Shortform Reads: Dystopian Novels Are Actually About Hope

What book helped Caroline rekindle her passions after having children? What genre does she think is often misunderstood?

Caroline is a Shortform book guide writer from Washington. She has soft spots for feminist dystopian fiction and pancakes. We recently interviewed her to learn a bit about her reading tastes.

Our Interview With Caroline

Caroline used to read books that she thought she “should” read. Now, she gives herself permission to read for pleasure. Here’s our interview with Caroline.

What’s your favorite book and why?

Native Tongue by Suzette Haden Elgin. It’s a feminist science fiction trilogy published in the 1980s that takes place in the 22nd century after the repeal of the 19th Amendment. I love the book because it speaks to the power of language to shape a society, and it’s about women working together to shape a more inclusive future. And, when I need to slow down, I pick up The Book of Delights by Ross Gay. The book is a delight in itself and a reminder to notice the everyday joys around us.

What are you reading these days?

The Thursday Murder Club, The Man Who Died Twice, and The Bullet That Missed by Richard Osman. They’re murder mysteries set in a quaint retirement village in Kent, England. Hilarity and shenanigans abound. I can’t get enough.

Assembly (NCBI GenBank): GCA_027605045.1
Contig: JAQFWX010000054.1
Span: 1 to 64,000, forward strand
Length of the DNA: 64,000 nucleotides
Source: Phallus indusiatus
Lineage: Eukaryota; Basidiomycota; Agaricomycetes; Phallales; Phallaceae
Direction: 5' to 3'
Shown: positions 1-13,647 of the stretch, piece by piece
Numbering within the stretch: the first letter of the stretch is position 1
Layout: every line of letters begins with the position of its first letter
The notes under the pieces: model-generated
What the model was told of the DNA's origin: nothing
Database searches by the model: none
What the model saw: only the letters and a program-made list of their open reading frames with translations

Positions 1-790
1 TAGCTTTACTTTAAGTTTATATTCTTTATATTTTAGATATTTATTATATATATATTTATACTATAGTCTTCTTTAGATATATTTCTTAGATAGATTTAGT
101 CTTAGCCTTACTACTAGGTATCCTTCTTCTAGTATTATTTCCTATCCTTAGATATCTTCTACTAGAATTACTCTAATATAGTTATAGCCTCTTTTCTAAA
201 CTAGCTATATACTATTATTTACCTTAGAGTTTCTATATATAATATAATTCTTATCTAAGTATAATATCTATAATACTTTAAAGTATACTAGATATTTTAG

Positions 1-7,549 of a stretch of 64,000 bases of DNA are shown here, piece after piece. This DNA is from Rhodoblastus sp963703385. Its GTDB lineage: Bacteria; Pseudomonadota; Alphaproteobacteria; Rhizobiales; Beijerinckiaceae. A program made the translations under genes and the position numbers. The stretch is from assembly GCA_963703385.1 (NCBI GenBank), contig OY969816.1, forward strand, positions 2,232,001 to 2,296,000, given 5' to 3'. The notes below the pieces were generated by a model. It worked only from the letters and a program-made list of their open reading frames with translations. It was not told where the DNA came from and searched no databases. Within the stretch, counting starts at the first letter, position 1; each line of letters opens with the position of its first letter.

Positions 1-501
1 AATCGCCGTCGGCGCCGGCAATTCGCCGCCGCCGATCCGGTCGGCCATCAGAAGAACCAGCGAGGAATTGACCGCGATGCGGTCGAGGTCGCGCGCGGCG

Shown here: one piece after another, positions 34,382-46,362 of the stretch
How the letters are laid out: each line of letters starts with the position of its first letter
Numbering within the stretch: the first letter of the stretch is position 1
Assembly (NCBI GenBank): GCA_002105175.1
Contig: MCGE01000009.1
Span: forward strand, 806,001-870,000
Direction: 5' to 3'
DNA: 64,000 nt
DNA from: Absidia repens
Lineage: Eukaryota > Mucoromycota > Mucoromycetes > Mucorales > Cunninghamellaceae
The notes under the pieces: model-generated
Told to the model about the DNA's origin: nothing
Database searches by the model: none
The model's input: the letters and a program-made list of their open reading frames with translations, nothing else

If you could have a dinner party with any three authors—dead or alive—who would they be and why?

Well, that would depend on the vibe of the party. I wouldn’t say no to a taco night and margaritas with Amy Poehler, Tina Fey, and Ali Wong. But, on a different sort of night, I would love to sit down with bell hooks, Mary Oliver, and Wendell Berry. Their books continue to offer me wisdom about how to live my life, and a long conversation over a bottle of wine (or two) sounds just about perfect.

What’s your favorite genre? Why does it intrigue you?

I love dystopian fiction. I think a lot of people find the genre bleak, but I think the stories are actually about hope. At times, when I feel doubtful about the future of the human race, it’s comforting to remember that creativity and resilience are a part of who we are.

Are there any book genres or tropes that you dislike or refuse to read?

I’m not a fan of what is often pejoratively called “chick lit.” I think the books often underestimate the intelligence of women and overestimate the importance of men in a plot line.

What’s your favorite way to read a book?

I love this question! Physical book, always. In an armchair. Early in the morning. With a cup of tea and a blanket. Even better if no one else is awake. If we really want to dig into the fantasy, my family would wake up late and not interrupt me—except hours later to tell me that they’ve made pancakes and breakfast is ready.

What book do you think everyone should read in their lifetime?

Books are so personal. I don’t know if there’s a book I think everyone should read. It’d be like saying there’s one person everyone should date. We learn something new with each book we read, and we all have different things to learn.